Via PPC member T.e.j.a.s.
Texas Environmental Justice Advocacy Services (t.e.j.a.s.) & Community In-Power and Development Association (CIDA) Give Statement on TPC Chemical Disaster
On the morning of Nov. 27, 2019, an explosion involving a processing unit was reported at TPC Group Port Neches, Texas Operations site, east of Houston and less than 10-miles from Port Arthur Texas. No official statement has disclosed the full names of chemicals or toxicants being released into the air and surrounding community during the ongoing fire. The TPC Group Plant has a total of 175 full-time employees and 50 contractors, all personnel on-site have been evacuated and 3 personnel sustained injuries, 2 personnel of TPC Group and 1 contract worker. All 3 injured personnel were taken to the medical center in Southeast Texas, and one was later transported to Memorial Herman in Houston.
“My father was a United Steelworker who succumbed to cancer in 2016. I am well aware that symptoms from this chemical disaster may not surface for years to come. Workers’ medical needs should be covered by TPC for years to come because of known bioaccumulation of both known and unknown chemicals exposures in the body. This facility is has a history of non-compliance, which means that workers bodies absorbed the costs in health impacts. Workers are the first line of defense when these chemical disasters happen. These expenses should be covered by TPC this is the cost of having unsafe business practices, otherwise, they will continue business-as-usual.” -Ana Parras, Co-Executive Director T.e.j.a.s and former President of AFSCME, Local 3242, Corpus Christi, Texas
Incident command was established offsite at the Huntsman Administration building due to the size of fire and inability to get into the location. No immediate shelter-in-place was ordered for the surrounding community until 9:00 am, as of 6:00 pm a total of 50,000 people are under mandatory evacuation. According to the EPA Region 6 and local officials, the main chemical of concern is 1,3-Butadiene although other chemicals may be involved. 1,3-butadiene is a gas used in the production of styrene-butadiene rubber, plastics, and thermoplastic resins. This chemical is carcinogenic, meaning it’s cancer-causing and has both short and long term effects including: irritation of the eyes, nasal passages, throat and lungs, neurological effects, blurred vision, fatigue, headache, and vertigo have also been reported at very high exposure levels. Skin exposure causes a sensation of cold, followed by a burning sensation which may lead to frostbite. Thousands of people were affected and thousands more continue to be in harm’s way.
“We will be spending thanksgiving under shelter-in-place and evacuation orders. We are now 35 hours after the initial blast that started at 1 am yesterday morning at the TPC plant, a known violator of the Clean Air Act, it will most likely burn throughout the night. We woke up to a fiery blast the day before Thanksgiving. This is life for our communities sitting at the fence-line of the petrochemical corridor along the gulf coast. Evacuation orders have only gone out to a 4- mile radius and more than 50,000 southeast Texans have evacuated. We live in an ever-growing petrochemical corridor because of the billions of dollars being invested in petrochemical infrastructure. Not even a full week after the Trump EPA Chemical Disaster Rule rollback. A rule that would have provided common-sense prevention rules in place during catastrophic events like this TPC Disasters.” -Hilton Kelly, CIDA Inc. Founder & Director.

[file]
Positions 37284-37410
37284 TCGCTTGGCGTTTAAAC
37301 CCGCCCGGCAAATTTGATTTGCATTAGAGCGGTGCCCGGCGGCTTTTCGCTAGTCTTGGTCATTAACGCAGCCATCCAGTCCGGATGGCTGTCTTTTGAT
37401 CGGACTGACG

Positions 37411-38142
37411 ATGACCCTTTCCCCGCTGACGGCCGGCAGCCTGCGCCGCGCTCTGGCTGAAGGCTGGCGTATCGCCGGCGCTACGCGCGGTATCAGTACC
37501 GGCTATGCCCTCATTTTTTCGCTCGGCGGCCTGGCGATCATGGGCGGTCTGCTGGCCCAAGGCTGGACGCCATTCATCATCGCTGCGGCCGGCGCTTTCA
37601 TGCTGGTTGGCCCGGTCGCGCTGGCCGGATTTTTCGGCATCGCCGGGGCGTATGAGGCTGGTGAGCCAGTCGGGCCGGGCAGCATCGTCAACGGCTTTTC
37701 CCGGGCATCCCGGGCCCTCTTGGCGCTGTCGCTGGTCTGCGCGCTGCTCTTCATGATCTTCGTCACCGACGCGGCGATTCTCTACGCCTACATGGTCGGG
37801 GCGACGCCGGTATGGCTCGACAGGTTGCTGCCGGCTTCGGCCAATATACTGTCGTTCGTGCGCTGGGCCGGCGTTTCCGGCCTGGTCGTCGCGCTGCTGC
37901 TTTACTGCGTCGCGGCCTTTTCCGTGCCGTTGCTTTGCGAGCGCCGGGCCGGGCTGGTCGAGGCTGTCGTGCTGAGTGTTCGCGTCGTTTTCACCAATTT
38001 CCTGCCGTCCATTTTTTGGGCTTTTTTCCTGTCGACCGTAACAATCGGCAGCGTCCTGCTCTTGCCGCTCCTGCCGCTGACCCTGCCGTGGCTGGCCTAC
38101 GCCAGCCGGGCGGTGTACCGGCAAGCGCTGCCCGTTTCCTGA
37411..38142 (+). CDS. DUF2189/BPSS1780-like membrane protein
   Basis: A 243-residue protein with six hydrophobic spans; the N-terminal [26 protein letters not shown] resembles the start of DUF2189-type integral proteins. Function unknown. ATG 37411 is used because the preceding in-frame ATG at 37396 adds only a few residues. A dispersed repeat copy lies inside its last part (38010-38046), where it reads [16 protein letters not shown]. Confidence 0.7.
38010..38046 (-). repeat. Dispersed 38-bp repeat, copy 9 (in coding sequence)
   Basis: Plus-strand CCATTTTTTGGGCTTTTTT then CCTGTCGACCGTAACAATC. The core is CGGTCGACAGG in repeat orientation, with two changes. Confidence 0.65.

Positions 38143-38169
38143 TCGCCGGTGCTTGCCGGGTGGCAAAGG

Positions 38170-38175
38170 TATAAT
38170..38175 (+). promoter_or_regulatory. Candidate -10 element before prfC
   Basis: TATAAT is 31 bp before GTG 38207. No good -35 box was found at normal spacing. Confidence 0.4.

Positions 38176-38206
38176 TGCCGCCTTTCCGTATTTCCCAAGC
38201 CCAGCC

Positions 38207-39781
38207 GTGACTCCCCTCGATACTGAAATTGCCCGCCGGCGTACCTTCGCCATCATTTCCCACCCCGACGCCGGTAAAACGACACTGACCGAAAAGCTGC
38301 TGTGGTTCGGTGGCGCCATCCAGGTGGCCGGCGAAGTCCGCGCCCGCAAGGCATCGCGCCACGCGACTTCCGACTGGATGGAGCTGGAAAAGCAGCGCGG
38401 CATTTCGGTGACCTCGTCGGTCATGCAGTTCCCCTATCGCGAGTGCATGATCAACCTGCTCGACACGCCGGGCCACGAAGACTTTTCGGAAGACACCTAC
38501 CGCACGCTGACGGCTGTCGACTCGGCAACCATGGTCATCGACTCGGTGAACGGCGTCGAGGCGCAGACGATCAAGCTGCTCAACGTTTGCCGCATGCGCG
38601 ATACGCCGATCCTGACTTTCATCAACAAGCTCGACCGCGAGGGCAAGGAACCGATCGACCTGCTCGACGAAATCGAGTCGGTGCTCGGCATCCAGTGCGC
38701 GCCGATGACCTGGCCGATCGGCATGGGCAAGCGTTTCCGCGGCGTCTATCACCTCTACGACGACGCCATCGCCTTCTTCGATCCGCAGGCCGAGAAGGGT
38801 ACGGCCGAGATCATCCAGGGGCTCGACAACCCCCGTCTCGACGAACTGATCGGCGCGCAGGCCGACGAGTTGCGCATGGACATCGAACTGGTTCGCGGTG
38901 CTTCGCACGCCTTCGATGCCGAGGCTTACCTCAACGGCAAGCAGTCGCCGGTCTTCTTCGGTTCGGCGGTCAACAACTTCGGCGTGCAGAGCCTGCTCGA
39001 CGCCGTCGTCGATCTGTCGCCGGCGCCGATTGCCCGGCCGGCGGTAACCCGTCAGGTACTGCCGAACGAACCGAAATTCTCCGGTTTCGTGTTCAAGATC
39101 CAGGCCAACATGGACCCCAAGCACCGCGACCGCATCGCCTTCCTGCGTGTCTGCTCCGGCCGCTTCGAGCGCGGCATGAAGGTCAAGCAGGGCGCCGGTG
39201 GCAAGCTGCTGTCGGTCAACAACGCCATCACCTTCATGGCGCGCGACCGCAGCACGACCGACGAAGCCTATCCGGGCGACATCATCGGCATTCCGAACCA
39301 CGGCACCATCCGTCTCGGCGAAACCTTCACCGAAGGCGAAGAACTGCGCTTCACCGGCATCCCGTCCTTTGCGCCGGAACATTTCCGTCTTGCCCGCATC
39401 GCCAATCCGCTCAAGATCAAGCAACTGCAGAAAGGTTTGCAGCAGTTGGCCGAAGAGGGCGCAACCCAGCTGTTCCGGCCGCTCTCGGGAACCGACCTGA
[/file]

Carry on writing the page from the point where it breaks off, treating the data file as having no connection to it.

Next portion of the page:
Just six days prior, Trump’s EPA slashed common-sense protections under the Chemical Disaster Rule that could have mitigated the harm faced by communities impacted by disasters like this one. Protections including root-cause analysis, third party inspections and improved communications with first responders and local authorities. The impacted area included several vulnerable areas including residences and schools. The school district of Port Neches-Groves has a total of 11 schools with a total of 5,131 students, 39.1% are economically disadvantaged. All 11 schools sit inside the 4 mile radius of the chemical fire this includes: Taft Elementary, Groves Elementary, West Groves Education Center, Van Buren Elementary, Groves Middle School, Ridgewood Elementary, Port Neches Elementary, Port Neches Middle School, Port Neches- Groves High School, Woodcrest Elementary, and Alternative Education Center.
“People should be spending their holiday with families, instead they have been displaced due to no fault of their own. Fortunately, schools were not in session. What if the blast occurred during school hours? How many children and teachers would have suffered? Disasters like these are preventable, it shouldn’t take a chemical explosion for local, state, and agency officials to take action and realize the dangers of chemical facilities.” – Nalleli Hidalgo, Community Engagement and Education Liaison